Patience is paying off for Angus Quigley.
The 6-2, 222-pound Jayhawk runningback spent last season languishing in
mop-up time in a few blowout wins. He didn't get many opportunities to
play in 2007. Some said he was hurt, some said he was in head coach
Mark Mangino's doghouse. Either way, until midseason, Quigley walked
the sidelines, watching other runningbacks get carries.
Quigley waited his turn. He worked hard, he listened to his coaches and
he maintained a positive attitude. It wasn't always easy, but Quigley
paid his dues.
“I didn't feel forgotten; we all worked the same
amount,” Quigley remembered. “I just kept working
and waited for my opportunity. I told myself that if I ever got the
opportunity, I'd just try and do the best I can.”
Earlier in the year, when it became fashionable for little-used KU
runningbacks to quit, Quigley said the thought of leaving never
occurred to him.
“When I look around and I see all these guys I came in with
– (Darrell) Stuckey, Kerry (Meier), (Rodney) Harris
– I could never quit on my teammates like that.”
Kansas has struggled in the rushing game so far this season. Quigley
saw fourth quarter action in KU's opener against Florida International
and gained 47 of KU's 128 rushing yards on just six carries. After
starters Jake Sharp and Jocques Crawford combined for just 45 yards on
15 carries in the first half Saturday night against Louisiana Tech,
Mangino turned to the big, fast Texan early in the third quarter. The
call caught Quigley off-guard.
"I can't tell you I saw this chance,” Quigley said, smiling.
“I was amazed when Coach came to me at the end of the first
half and said that I might be going in at the start of the next
half. I was thinking, `What? I'm a fourth quarter guy, what
am I doing in the third quarter?'”
Quigley delivered. He gained 84 yards on the ground and caught two
passes out of the backfield for 12 yards. He now leads Kansas with 132
yards after two games. His head coach liked what he saw Saturday night.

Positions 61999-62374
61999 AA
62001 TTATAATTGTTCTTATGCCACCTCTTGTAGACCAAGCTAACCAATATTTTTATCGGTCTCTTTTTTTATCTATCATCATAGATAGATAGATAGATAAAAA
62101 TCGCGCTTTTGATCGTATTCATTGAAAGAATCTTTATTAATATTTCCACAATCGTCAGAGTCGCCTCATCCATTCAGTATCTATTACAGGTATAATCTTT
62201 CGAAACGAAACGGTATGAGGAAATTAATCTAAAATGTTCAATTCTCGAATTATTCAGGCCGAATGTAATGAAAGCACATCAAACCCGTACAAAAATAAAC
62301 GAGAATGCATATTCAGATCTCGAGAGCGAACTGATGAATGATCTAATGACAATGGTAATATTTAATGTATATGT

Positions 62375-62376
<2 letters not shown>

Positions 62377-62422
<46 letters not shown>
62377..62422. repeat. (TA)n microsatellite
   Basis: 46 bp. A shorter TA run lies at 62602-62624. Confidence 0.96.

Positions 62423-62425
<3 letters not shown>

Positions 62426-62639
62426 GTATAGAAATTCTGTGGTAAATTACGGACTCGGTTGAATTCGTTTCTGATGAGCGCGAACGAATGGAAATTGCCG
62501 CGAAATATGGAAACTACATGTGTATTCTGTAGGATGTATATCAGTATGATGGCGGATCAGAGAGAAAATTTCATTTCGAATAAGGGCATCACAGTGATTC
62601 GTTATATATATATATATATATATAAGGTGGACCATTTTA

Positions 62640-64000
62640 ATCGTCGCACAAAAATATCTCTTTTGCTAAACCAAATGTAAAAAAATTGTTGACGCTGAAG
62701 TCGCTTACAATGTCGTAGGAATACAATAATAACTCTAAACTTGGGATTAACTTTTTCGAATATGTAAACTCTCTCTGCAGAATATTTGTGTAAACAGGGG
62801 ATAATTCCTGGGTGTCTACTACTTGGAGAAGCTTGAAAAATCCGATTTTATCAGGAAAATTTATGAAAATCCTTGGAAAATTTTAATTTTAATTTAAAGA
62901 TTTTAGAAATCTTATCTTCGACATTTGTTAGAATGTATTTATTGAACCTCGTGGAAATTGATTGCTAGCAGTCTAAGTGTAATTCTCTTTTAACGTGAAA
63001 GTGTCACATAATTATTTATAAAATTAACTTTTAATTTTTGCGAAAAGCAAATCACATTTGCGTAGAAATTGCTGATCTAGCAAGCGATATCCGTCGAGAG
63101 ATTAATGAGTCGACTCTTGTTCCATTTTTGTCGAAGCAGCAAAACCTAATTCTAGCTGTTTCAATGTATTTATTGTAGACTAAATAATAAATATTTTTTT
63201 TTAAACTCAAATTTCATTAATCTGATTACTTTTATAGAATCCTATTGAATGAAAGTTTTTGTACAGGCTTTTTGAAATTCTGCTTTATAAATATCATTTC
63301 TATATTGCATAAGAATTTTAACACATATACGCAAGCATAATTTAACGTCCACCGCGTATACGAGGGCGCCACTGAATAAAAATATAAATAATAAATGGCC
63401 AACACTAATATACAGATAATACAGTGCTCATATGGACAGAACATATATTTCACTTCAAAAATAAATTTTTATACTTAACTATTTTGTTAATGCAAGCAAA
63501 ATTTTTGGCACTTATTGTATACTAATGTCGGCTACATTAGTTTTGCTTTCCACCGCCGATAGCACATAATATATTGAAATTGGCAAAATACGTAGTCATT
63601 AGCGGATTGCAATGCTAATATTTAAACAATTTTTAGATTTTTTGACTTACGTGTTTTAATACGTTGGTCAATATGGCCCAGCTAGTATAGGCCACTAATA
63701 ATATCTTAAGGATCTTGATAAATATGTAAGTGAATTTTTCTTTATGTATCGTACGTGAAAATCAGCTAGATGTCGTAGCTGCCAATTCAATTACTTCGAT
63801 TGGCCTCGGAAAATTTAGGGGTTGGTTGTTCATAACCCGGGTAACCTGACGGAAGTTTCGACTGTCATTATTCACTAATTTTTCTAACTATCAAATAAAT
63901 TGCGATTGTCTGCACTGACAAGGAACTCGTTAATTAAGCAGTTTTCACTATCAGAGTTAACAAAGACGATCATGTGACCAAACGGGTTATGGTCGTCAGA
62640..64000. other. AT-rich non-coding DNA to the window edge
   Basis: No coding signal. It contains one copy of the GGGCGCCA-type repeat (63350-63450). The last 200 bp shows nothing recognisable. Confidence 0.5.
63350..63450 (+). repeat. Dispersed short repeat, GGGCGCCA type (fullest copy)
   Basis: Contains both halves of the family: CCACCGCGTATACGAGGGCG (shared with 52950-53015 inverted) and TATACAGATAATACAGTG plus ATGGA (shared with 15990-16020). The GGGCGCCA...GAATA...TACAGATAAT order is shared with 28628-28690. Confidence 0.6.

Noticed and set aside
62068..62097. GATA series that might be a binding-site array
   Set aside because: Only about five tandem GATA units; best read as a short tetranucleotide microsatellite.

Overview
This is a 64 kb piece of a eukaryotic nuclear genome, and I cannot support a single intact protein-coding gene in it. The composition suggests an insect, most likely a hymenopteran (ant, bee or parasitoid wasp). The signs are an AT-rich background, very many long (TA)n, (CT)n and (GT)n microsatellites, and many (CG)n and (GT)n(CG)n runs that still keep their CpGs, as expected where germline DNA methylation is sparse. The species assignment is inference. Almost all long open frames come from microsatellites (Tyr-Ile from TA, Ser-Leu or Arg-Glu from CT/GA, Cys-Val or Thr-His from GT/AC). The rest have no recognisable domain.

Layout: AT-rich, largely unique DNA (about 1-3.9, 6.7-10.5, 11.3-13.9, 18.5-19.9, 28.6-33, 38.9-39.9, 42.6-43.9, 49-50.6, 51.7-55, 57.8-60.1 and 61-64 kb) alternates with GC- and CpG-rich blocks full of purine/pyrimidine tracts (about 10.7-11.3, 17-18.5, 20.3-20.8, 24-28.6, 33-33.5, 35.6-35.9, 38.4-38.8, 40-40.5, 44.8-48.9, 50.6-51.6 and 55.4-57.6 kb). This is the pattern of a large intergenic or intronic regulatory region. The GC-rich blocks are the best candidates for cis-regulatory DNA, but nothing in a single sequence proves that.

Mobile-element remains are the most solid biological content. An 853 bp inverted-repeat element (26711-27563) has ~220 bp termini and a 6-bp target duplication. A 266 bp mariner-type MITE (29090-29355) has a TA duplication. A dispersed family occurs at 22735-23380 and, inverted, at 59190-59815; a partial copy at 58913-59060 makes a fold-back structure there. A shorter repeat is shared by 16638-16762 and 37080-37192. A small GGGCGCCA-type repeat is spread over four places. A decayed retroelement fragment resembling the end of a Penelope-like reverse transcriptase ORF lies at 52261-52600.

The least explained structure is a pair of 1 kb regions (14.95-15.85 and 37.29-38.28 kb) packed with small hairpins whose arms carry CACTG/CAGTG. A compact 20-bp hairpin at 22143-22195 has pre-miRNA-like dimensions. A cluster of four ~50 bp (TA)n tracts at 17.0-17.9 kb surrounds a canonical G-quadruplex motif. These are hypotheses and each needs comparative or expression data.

Mangino said, "I thought Angus did a lot of positive things. He still
ran a little bit high, his shoulder pads aren't easy quite down as much
as you'd like, but I thought he did a nice job of picking his way and
accelerating through lanes.”
Quigley runs like a man possessed, when he gets an opportunity. He's
still got good acceleration, even though he's had some injuries. He
runs extremely hard, and he's plenty big enough and strong enough to
move a pile. He's the kind of runner who enjoys putting a shoulder into
a smaller defensive back. That's just how his coaches want it.
"I'm one of those downhill runners,” Quigley said.
“I'm not going to get fancy. I'm going to do what I'm asked
to do. If they want me to run downhill, that's what I will
Experience may also be working in the redshirt junior's favor. He's
been in the program for four years and he's familiar with the offensive
line. This, Quigley said, is part of why he's seeing the field this
“I know the offense inside and out, so when the chance comes,
I know what I'm doing. That helps a lot,” he said.
Now that he's had a couple of opportunities, he's being smart about the
situation. He's seen this movie before.
“I'll continue to do what I've been doing, do whatever I need
to do to help my team. That's it.”
Sharp and Crawford are struggling to gain rushing yards, so it would be
understandable if Quigley thought he deserved some first half touches
Friday night when the Jayhawks play 17th-ranked South Florida in an
ESPN2-televised game from Tampa. But he knows that
“deserve” doesn't figure into it. He knows what he
can and cannot control, and playing time is not one of those things.
“That's entirely up to Coach,” he said, laughing.
“I have no say in that.”
Then he paused and grinned. “If the coaches say that I
deserve some first-half carries, then I will gladly accept
Sounds like a player who's hungry for more carries and more success.
After watching Quigley patiently wait for his turn to come around, no
one would like to see him realize that success more than his coach.
“It's been a long road for Angus,” Mangino said,
“and no one wants to see Angus do better than we do as
coaches. Maybe this is a sign of things to come for him.”
Quigley Making a Case for More Carries
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